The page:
Sunday, January 9, 2011

Elizabeth and Zacharias

Here are just a few thoughts I have about Elizabeth and Zacharias. In Luke 1 it says that both Elizabeth and Zacharias were "righteous before God, walking in all the commandments and ordinances of the Lord blameless." They had been unable to have children even though they had prayed for that blessing and were now "well stricken in years." While Zacharias is working in the temple an angel comes to him and tells him that Elizabeth will have a son and that his name will be John.
I have wondered why the Lord sometimes makes some of us wait to receive our righteous desires. Sometimes we are told that if we just made more of an effort or had greater faith that we would receive those blessings. But Elizabeth and Zacharias were faithful. They were blameless before the Lord. They were doing their duty and remaining righteous. Why did the Lord make them wait? I think sometimes there is something that the Lord needs us to learn before we can receive the sought after blessings. Sometimes the blessings are delayed because the Lord is preparing us to be of service to others. I think that this may have been part of what was happening with Elizabeth and Zacharias. Elizabeth was a cousin to Mary, who would be the mother of Jesus. Mary was young, unmarried, and was going to be the mother of the son of God through a miraculous conception. We don't know much about Mary's family, but certainly she would have needed some people to accept and understand her situation. What better place to find acceptance and understanding than from your cousin who has just had a miraculous conception of her own? I think that Elizabeth was uniquely prepared to be someone that Mary could go to. I think that just maybe this was one reason that Elizabeth had to wait for so long to have a child. It was not because she wasn't doing her part. It was not because she didn't have enough faith. The Lord knew that Mary would need someone, so he prepared Elizabeth to help fulfill that need.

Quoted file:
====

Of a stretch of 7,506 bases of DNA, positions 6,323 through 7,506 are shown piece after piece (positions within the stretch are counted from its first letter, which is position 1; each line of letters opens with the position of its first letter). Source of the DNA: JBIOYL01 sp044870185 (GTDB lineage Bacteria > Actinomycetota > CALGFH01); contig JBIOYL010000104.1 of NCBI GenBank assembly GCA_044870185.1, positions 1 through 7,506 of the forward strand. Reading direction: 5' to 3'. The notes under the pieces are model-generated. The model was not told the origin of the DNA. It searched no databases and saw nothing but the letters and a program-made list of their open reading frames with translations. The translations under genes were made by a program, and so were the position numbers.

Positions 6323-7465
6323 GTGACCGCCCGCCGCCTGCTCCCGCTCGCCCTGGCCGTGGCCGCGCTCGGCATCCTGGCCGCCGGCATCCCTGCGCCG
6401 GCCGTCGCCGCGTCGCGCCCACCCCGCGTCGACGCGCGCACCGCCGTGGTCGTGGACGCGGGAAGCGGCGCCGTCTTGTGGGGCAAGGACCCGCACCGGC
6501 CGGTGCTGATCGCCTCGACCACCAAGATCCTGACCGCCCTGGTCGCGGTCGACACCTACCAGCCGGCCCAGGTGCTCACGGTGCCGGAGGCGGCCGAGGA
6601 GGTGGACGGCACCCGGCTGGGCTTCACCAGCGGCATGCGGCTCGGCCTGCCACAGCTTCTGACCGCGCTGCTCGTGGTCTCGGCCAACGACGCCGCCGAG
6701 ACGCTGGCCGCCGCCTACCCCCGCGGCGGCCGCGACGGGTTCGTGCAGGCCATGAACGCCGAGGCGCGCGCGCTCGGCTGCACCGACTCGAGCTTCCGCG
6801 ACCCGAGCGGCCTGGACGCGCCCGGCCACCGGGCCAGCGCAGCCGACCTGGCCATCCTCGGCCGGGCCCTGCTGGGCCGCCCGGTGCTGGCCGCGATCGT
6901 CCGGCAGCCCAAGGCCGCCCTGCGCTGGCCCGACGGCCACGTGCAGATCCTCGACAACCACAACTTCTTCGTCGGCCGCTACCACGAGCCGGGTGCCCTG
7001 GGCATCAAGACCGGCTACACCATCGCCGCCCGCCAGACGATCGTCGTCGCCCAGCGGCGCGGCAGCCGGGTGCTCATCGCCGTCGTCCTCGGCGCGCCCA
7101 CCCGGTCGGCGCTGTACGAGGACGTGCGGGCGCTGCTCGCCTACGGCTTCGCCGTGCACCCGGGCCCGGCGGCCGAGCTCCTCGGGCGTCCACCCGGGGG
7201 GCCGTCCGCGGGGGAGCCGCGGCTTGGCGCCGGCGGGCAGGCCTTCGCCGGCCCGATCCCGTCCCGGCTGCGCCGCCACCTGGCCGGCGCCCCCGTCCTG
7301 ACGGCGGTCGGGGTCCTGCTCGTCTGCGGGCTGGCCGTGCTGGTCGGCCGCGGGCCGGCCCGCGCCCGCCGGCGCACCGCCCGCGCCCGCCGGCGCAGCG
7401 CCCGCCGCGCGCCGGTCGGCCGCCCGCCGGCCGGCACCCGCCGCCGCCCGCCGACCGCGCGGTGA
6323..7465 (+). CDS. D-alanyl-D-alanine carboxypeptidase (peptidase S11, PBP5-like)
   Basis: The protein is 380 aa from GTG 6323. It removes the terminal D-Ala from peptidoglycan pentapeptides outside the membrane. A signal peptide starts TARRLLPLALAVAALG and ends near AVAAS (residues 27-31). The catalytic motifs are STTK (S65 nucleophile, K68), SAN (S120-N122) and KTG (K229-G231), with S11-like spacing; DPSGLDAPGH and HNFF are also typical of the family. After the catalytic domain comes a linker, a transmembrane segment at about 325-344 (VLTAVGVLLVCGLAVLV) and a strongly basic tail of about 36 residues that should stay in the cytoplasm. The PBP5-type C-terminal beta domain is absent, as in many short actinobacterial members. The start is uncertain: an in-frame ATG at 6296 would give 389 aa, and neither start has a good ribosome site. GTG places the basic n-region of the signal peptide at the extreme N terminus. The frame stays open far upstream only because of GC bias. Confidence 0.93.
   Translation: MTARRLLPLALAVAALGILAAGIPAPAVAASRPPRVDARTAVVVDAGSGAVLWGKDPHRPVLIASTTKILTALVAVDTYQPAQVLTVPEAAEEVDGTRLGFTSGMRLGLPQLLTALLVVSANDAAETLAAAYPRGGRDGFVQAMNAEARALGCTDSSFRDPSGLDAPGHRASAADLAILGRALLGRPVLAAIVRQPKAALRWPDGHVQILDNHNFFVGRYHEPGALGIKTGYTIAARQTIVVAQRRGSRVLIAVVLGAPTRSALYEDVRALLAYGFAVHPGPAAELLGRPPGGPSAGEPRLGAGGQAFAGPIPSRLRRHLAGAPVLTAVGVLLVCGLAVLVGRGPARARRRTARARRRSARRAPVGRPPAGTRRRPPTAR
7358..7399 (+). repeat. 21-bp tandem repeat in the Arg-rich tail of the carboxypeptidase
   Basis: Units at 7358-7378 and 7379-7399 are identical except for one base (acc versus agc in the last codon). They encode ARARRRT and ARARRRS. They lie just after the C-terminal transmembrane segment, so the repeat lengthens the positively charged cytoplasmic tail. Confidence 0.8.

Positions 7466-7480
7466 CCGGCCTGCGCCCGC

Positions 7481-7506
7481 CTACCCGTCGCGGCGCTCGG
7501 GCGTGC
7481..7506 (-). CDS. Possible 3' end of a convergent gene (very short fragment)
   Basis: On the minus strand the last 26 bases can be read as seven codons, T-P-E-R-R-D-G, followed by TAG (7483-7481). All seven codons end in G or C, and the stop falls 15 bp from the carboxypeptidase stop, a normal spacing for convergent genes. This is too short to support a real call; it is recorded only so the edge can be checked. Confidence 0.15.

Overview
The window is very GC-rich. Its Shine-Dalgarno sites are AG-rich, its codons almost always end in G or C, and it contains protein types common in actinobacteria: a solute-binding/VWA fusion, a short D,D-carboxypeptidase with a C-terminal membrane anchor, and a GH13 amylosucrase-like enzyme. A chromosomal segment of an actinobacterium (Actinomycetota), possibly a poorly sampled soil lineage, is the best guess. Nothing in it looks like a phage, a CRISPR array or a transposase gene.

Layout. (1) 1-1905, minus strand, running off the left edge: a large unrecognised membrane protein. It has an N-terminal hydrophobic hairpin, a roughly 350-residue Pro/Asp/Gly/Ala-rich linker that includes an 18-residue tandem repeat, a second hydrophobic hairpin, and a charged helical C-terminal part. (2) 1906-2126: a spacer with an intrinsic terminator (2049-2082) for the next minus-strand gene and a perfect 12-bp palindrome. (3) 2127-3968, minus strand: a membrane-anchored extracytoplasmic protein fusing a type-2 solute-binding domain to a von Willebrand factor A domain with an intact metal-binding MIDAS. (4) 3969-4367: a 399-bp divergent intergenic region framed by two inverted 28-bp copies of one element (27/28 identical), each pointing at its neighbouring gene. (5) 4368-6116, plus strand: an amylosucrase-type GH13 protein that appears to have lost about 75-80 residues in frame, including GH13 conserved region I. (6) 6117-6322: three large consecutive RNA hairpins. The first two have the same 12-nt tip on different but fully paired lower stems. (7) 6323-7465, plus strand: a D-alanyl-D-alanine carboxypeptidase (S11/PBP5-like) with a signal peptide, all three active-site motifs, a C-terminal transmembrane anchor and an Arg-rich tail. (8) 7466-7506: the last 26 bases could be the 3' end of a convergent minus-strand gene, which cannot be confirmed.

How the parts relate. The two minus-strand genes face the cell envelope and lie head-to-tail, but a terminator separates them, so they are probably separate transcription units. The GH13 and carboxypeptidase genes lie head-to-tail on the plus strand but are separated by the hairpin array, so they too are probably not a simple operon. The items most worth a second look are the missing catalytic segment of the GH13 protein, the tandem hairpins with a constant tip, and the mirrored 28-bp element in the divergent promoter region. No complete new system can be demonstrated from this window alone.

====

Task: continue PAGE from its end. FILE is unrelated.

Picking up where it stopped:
Monday, January 3, 2011

New Beginnings

It's a brand new year. Time to figure out what was wrong with our life in this past year and start on the process of remaking ourselves...again. We had a lesson in church this last Sunday on setting goals. What kinds of goals to set. How to set goals. Why we should set goals. Yes, I think goals are important. We should be constantly striving to become better people and make changes in our lives that are necessary. However, while I was listening to the lesson on Sunday, I was struck by the thought that it is only because of our Savior, Jesus Christ that we have the ability to truly work on remaking ourselves and becoming better. It is only through the atonement that we can let go of our mistakes and have a new beginning. Christ is the one who inspires us in our quest to be better and He is also the one that will guide and help us through the process.